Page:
Josh Lueke, acquired as part of the Cliff Lee trade last season in what became somewhat of an internal PR nightmare for Seattle, broke camp with the big league club after pitching well in Peoria while showing good command, but he struggled in his eight appearances during his first stint with the club before being demoted April 23rd.
Lueke’s control was certainly an issue, as he walked six hitters in his six and one-third innings, but the real root of the issue was with his velocity. Lueke employs an attacking repertoire of fastball and split-finger, with the fastball consistently putting up 97s on the radar gun last season. But in his time with the Mariners early on, Lueke’s fastball averaged just 92.3 miles-per-hour and was frequently in the 90-92 range.
When his fastball is in the low-90s, hitters are less likely to chase his split-finger, and thus the control issue arises. His stats ring true to that theory as hitters only swung outside the zone vs. Josh on 26% of his 131 pitches, a number that would rank him in the bottom 10% of relievers if he had enough innings to qualify.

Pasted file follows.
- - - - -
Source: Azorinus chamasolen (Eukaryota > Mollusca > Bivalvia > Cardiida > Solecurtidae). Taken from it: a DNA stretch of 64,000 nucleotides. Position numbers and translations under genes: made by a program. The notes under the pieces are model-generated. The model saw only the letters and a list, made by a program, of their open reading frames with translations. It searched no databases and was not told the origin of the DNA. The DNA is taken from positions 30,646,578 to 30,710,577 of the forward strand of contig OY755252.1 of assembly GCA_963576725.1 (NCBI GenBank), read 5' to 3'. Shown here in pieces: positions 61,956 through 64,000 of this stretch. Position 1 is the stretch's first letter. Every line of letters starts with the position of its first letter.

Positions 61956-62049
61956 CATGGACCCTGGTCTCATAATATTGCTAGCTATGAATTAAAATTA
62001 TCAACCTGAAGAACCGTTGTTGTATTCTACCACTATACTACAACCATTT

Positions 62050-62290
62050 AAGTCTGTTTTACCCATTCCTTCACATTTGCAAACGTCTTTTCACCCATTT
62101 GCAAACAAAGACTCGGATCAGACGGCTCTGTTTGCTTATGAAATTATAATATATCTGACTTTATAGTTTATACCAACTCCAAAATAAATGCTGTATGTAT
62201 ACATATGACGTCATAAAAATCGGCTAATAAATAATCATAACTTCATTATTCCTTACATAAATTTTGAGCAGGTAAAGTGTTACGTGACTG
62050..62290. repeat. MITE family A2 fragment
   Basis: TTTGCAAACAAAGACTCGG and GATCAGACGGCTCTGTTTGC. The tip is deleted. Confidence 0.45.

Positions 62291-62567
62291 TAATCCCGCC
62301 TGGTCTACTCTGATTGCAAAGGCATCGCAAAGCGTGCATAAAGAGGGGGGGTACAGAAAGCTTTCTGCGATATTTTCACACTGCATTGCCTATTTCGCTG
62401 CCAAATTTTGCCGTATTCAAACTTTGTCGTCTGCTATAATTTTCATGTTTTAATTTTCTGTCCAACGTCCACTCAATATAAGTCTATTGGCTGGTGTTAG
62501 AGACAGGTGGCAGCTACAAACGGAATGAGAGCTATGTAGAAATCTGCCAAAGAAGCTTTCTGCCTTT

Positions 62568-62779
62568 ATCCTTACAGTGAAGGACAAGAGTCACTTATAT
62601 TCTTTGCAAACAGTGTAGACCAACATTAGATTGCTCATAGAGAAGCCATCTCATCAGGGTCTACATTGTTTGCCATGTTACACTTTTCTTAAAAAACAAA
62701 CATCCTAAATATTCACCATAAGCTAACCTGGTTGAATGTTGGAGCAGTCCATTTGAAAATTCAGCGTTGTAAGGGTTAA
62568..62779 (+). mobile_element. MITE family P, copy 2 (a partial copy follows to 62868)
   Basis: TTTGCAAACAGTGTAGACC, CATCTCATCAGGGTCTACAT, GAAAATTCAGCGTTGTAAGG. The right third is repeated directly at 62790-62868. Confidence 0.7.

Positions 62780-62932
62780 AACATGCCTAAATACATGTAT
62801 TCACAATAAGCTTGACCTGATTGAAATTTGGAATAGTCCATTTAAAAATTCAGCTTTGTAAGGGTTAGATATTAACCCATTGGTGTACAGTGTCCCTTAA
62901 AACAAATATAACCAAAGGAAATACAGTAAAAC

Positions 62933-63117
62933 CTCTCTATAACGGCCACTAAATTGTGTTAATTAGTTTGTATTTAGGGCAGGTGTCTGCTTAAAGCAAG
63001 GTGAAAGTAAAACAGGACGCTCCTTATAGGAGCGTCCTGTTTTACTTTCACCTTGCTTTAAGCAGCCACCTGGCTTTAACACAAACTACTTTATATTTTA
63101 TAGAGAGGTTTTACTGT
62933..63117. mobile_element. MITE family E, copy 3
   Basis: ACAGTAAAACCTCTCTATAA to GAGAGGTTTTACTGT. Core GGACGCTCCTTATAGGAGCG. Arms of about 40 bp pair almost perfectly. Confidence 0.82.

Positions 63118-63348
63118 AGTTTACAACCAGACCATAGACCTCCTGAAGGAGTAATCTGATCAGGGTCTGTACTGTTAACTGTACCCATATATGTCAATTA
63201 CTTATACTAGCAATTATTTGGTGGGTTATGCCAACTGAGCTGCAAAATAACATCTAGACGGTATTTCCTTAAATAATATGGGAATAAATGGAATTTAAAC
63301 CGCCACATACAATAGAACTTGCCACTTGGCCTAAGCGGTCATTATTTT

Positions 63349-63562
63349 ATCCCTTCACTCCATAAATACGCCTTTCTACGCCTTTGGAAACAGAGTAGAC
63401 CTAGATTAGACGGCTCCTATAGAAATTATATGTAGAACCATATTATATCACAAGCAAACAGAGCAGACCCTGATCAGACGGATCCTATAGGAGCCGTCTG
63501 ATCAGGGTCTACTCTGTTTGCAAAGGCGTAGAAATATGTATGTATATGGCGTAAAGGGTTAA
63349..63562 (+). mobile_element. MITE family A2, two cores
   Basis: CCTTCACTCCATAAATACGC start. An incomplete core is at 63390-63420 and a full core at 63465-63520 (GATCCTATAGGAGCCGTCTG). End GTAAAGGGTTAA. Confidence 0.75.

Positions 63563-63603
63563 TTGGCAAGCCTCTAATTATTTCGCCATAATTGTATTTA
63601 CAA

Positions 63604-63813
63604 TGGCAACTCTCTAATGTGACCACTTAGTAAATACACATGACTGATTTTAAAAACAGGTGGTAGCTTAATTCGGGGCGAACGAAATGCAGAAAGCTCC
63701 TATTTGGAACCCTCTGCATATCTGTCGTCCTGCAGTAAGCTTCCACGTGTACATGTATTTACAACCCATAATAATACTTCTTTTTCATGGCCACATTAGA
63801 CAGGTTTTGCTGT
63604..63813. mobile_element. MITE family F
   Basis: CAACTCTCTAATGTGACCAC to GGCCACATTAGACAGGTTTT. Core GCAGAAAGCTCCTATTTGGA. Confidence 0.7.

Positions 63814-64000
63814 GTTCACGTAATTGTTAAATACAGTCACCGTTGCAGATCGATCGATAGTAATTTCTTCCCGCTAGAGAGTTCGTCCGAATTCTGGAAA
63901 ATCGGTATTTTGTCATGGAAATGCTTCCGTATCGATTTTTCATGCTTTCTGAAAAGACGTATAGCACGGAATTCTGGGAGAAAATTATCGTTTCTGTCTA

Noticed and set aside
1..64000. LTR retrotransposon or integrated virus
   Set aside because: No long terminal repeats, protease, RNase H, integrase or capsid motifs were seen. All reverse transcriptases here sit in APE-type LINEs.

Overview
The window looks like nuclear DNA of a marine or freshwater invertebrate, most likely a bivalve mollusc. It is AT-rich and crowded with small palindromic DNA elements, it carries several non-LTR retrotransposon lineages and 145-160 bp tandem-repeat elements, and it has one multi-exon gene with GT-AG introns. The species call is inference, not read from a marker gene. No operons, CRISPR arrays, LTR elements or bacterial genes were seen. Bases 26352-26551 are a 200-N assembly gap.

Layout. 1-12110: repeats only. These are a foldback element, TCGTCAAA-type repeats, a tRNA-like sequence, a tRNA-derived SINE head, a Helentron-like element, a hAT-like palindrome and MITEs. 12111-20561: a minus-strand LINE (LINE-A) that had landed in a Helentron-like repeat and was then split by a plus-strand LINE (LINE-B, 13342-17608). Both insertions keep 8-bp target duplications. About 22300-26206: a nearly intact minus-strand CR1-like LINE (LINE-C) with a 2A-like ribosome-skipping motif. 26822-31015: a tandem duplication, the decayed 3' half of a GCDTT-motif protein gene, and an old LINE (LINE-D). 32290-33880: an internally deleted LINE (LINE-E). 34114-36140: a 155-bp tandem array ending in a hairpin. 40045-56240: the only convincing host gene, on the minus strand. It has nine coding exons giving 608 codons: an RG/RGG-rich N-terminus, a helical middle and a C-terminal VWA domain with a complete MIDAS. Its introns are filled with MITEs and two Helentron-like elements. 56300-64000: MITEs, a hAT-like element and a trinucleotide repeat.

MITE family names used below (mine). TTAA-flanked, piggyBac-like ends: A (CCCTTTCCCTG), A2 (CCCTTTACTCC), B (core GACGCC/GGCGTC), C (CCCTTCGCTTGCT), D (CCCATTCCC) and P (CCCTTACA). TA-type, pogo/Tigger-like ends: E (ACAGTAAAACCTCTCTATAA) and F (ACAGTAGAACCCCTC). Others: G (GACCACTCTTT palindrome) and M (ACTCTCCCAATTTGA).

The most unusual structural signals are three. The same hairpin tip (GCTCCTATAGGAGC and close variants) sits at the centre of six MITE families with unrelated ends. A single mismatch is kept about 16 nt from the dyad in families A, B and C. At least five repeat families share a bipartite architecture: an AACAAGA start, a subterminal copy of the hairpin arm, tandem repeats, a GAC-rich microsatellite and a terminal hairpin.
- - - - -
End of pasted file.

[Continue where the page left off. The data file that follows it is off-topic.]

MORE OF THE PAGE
Mariners pitching coach Carl Willis was quoted as saying he thought Lueke was possibly, “gripping the ball a little tight” at times, maybe trying a little too hard and feeling the pressure of being a big leaguer. It appears that Lueke has gained back some velocity during his time in Tacoma. He was selected as a Triple-A All-Star and has 11 saves for the Rainiers, but he has also had some troubling outings for the Rainiers, giving up a run in four of his last seven outings before the promotion.
Seager, of course, was in Toronto with the big club while Tacoma was in the middle of a series in Tucson when the move was made. He will rejoin the Rainiers on Friday when they get into Salt Lake City to open a four-game series.
Kyle Seager tallied just three hits and three walks in his 25 plate appearances during his seven-game stint in Seattle, but he was killing the ball in Triple-A before he was brought up, so he returns to Tacoma with a 1.173 OPS is awaiting him.
Rumors abound about this move being about showcasing Chone Figgins for a potential trade, but as Figgins played left field yesterday with Adam Kennedy at third, I would also keep an eye on where Seager plays for the Rainiers — if he’s at second base it’s possible that the team is entertaining offers that could include the former North Carolina standout as one part of a deal.